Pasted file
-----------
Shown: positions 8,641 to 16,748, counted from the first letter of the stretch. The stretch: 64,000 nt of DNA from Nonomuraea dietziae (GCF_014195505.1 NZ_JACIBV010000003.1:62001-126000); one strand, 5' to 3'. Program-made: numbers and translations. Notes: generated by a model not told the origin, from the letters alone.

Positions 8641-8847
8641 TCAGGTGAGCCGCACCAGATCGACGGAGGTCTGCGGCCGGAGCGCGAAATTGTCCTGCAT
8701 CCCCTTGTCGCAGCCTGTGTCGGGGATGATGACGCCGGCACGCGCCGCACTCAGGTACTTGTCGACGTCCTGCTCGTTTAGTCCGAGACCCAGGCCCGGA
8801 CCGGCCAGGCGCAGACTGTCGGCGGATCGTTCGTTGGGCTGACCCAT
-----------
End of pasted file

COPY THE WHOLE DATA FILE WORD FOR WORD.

Shown: positions 8,641 to 16,748, counted from the first letter of the stretch. The stretch: 64,000 nt of DNA from Nonomuraea dietziae (GCF_014195505.1 NZ_JACIBV010000003.1:62001-126000); one strand, 5' to 3'. Program-made: numbers and translations. Notes: generated by a model not told the origin, from the letters alone.

Positions 8641-8847
8641 TCAGGTGAGCCGCACCAGATCGACGGAGGTCTGCGGCCGGAGCGCGAAATTGTCCTGCAT
8701 CCCCTTGTCGCAGCCTGTGTCGGGGATGATGACGCCGGCACGCGCCGCACTCAGGTACTTGTCGACGTCCTGCTCGTTTAGTCCGAGACCCAGGCCCGGA
8801 CCGGCCAGGCGCAGACTGTCGGCGGATCGTTCGTTGGGCTGACCCAT